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Tuesday 11 November 2014

Sunday Bloody Sunday

 I'm fast growing to detest Sunday matches, due to having to bash out a missive immediately after the match to meet my deadline for the Irish Examiner. Either I should've known better than to take the mickey out of my Spurs pals prematurely, as they suffered another case of the Thurs/Sun Europa Cub blues at White Hart Lane in their miserable defeat at home to Stoke, or I should've been glad to have got my digs in at them early, before the Gunners went and spoiled our afternoon and left me having to suffer all the sarcastic barbs back in return. 

But what I do know is that if we should ever end up having to endure the Thurs/Sun vagaries of Europe's Mickey Mouse competition (which is looking all the more likely this season), I'm emigrating!

Meanwhile in my rush to meet my deadline, knowing there's a sub-editor in Cork waiting for my copy to be able to put their Sports Supplement to bed and put his feet up, if anyone read last Weds' blog then you'll have to forgive me for repeating the closing sentiments, in my efforts to bring the following missive to a swift conclusion.

Keep the faith

Sunday Bloody Sunday
Spot The Mascot?
As the sort of superstitious creature of habit, who farcically, feels my choice of underpants can continue to have some influence over the outcome of 22 men kicking a ball about on a football pitch, it’s very rare for me to alter my matchday rituals, in any shape or form, unless it’s in an effort to instigate a change of fortune.

Having grown accustomed to the array of cheap tat that turns up every Autumn, in the box that makes up our Arsenal membership pack, it was a pleasant surprise to discover that instead of the usual worthless trinket, we’d been gifted a cozy red & white Wee Willie Winkie hat, perfectly timed to coincide with the drastic drop in temperature.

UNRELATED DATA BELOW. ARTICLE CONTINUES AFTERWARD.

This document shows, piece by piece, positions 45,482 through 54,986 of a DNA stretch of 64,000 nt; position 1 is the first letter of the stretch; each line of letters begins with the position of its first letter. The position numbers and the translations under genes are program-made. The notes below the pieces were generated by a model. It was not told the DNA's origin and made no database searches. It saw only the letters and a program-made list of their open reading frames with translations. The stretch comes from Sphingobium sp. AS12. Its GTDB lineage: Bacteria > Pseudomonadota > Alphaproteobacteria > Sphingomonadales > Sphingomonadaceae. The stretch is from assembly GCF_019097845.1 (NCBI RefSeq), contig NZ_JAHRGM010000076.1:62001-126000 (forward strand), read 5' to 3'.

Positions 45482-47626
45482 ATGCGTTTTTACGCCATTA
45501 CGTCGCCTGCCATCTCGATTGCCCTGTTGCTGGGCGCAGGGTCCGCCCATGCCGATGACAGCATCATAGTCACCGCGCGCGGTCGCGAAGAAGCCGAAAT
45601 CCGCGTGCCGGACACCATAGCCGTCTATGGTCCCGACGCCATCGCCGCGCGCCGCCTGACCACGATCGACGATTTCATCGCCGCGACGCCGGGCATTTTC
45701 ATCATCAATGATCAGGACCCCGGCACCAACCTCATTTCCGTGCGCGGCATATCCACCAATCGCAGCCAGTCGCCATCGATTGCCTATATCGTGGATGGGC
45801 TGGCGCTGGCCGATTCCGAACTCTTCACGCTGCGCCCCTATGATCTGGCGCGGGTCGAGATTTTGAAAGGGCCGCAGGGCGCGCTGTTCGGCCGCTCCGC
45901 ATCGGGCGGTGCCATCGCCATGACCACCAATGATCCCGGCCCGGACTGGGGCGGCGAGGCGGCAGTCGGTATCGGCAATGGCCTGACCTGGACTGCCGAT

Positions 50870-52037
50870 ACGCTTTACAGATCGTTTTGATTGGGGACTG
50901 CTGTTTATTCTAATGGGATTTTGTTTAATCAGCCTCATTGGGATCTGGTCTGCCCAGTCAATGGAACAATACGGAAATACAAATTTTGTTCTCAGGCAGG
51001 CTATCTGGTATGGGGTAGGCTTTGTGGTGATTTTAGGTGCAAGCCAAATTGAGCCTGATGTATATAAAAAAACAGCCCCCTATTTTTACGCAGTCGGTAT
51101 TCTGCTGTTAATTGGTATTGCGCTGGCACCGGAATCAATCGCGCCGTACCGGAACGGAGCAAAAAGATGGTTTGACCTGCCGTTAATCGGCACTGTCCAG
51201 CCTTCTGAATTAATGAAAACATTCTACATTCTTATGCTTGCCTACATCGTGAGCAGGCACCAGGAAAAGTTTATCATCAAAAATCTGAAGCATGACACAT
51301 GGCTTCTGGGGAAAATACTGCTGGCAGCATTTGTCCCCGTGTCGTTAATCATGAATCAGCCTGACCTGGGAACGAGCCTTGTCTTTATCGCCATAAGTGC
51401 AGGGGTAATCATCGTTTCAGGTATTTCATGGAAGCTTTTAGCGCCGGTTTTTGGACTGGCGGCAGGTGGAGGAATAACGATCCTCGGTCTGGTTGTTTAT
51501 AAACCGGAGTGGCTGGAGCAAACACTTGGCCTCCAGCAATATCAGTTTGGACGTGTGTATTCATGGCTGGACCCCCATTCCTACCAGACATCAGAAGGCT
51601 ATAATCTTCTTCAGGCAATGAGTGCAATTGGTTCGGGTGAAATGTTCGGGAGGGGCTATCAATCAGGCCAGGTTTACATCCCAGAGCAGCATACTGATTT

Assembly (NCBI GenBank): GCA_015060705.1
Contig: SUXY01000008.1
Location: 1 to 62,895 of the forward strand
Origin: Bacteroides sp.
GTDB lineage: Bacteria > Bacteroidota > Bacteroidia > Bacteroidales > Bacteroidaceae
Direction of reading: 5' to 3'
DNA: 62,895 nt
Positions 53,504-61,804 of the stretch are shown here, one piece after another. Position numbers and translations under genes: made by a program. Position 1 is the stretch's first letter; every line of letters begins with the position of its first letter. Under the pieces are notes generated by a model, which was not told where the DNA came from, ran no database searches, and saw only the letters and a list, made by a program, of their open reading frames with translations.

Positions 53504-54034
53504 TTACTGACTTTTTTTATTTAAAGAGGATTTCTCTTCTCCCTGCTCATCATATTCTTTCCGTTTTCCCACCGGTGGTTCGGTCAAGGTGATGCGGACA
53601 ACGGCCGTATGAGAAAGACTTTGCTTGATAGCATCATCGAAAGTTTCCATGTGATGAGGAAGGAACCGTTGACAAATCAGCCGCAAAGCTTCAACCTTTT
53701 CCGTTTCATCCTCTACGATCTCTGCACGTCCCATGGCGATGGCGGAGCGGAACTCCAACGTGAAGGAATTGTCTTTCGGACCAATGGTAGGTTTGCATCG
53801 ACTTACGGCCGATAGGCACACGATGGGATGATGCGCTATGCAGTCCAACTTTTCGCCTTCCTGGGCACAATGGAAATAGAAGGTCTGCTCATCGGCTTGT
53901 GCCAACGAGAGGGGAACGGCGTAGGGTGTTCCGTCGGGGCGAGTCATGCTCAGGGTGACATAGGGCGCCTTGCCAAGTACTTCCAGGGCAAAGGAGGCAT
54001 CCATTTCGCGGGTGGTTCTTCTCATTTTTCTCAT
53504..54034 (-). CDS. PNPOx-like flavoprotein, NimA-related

However after my titfer made it’s debut in our hapless midweek collapse versus Anderlecht, such was my urge to vent my frustration, after throwing away a 3-goal lead that my snug winter headwear was fortunate to make it home in one piece.

Yet so perfect was my new hat for it’s football purpose that I couldn’t possibly consign it to the drawer that’s jam-packed with all my other seemingly jinxed Gooner gear, following what was only an honours-even outing; and in truth no less than we deserved, after having gutted the Belgians with our late smash and grab at their gaff.

Although sadly, I fear that Sunday’s foolhardy defeat to the Swans has doubtless sealed my new hat’s fate, with it almost certain to return to the box from whence it came, at least for a sufficient amount of time for the memory to fade of its role in this infuriating sortie to South Wales.

Having departed the blue skies of “the Smoke” for an awayday jolly on the sort of crisp autumnal morning that has one lusting after an afternoon on the terraces, I really should’ve seen the writing on the wall, when no sooner had we crossed the Severn Bridge than the heavens opened to rain on our red & white parade.

The fervent environs of the Liberty are never an easy 3 points, but after our fairly routine success on recent visits, I was feeling somewhat optimistic, until it dawned on me that Monreal would be confronting the muscular Wilfred Bony. It’s not Nacho’s fault that as a centre-back, our Spanish defender does a decent impersonation of a window dresser and that his patent unfamiliarity with the role infects our entire defence, with a panic-stricken lack of composure